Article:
In parallel, Brighten has conducted significant investment in developing an end-to-end digital-mortgage solution through its innovative propriety platform that will deliver cost and service efficiencies for brokers and customers.
Following the successful launch of its resident mortgage programme focused on self-employed and SME borrowers, Brighten is generating strong financial performance with total originations increasing more than 400% on the previous year. From this strong financial position, Brighten is well placed sustainably to scale its business to be a significant player in the nonbank lending space.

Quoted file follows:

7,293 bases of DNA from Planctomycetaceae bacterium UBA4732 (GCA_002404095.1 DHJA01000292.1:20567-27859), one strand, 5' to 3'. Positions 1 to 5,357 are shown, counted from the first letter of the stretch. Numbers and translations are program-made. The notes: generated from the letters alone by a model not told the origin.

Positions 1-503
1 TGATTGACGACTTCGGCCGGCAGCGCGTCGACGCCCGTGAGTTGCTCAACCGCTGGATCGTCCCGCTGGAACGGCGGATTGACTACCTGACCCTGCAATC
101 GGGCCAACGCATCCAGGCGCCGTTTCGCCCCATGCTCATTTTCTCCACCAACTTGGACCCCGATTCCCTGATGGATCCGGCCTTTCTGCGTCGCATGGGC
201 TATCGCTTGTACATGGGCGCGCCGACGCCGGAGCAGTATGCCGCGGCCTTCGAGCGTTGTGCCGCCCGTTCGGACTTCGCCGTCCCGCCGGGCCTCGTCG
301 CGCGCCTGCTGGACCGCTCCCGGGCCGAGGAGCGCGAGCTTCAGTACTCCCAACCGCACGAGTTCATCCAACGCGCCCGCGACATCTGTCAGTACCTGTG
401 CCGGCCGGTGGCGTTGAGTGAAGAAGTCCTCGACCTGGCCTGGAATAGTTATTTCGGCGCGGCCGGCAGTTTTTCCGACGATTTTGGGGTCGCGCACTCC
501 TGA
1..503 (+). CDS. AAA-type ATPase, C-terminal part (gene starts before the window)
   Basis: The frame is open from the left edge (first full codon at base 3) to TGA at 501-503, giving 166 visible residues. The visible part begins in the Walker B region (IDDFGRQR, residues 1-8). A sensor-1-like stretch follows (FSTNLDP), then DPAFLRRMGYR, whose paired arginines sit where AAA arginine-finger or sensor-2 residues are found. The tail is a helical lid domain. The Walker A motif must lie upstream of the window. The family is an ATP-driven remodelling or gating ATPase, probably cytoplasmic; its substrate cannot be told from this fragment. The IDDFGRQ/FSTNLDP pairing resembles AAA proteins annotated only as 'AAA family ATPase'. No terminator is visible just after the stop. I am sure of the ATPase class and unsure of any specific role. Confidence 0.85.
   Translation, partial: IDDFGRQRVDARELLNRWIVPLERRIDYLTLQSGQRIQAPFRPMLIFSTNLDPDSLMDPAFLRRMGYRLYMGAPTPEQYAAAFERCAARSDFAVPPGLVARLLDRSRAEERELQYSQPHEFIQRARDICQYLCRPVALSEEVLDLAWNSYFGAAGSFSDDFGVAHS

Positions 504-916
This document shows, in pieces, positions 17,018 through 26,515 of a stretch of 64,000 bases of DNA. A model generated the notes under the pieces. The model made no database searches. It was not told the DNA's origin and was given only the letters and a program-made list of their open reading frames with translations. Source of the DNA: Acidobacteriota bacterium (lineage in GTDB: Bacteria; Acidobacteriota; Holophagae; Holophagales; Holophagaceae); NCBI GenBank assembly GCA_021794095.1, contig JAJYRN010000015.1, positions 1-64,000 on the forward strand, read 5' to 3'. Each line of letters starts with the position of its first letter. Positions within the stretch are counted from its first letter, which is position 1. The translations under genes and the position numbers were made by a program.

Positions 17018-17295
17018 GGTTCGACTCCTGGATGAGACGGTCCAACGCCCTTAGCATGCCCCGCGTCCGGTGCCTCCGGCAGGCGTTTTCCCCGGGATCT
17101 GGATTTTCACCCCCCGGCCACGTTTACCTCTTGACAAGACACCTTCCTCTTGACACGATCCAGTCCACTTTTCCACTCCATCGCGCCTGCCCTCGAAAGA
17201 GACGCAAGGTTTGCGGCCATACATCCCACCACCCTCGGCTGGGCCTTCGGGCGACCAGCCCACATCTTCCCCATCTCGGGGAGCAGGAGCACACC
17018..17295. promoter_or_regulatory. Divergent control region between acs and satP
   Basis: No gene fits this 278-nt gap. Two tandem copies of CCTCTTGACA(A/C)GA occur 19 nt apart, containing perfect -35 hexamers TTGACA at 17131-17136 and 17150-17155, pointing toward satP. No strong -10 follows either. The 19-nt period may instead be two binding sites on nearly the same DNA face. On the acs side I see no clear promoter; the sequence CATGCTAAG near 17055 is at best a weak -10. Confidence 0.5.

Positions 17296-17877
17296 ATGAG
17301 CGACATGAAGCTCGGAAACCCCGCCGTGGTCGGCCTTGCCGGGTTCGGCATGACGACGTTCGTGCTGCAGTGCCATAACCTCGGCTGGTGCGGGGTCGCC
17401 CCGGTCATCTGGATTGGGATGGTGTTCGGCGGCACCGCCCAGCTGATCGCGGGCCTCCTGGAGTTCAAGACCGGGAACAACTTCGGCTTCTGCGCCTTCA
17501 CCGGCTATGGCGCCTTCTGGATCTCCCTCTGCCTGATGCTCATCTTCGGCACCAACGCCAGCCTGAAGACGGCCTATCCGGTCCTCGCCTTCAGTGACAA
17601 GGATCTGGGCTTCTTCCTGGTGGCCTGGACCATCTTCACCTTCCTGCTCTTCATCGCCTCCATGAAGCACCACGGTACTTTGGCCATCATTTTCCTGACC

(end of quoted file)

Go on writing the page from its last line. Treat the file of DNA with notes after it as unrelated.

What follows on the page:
Brighten has established multiple warehouse-funding arrangements with global investment and domestic banks, with further funding diversification provided through a wholesale credit fund. In April, Brighten celebrated a big milestone as it priced its inaugural A$366.5 million RMBS transaction, backed by loans to nonresident borrowers, and Australian residents and citizens serviced by foreign income. The deal was significantly oversubscribed with demand spread across geographic regions. Brighten’s long-term focus is to be a regular issuer as it develops its capital-markets programme in the resident and nonresident sectors. The company takes a proactive approach to its funding arrangements through actively engaging potential funders to develop new funding lines, which will enable Brighten to scale its growth effectively and enter new product segments.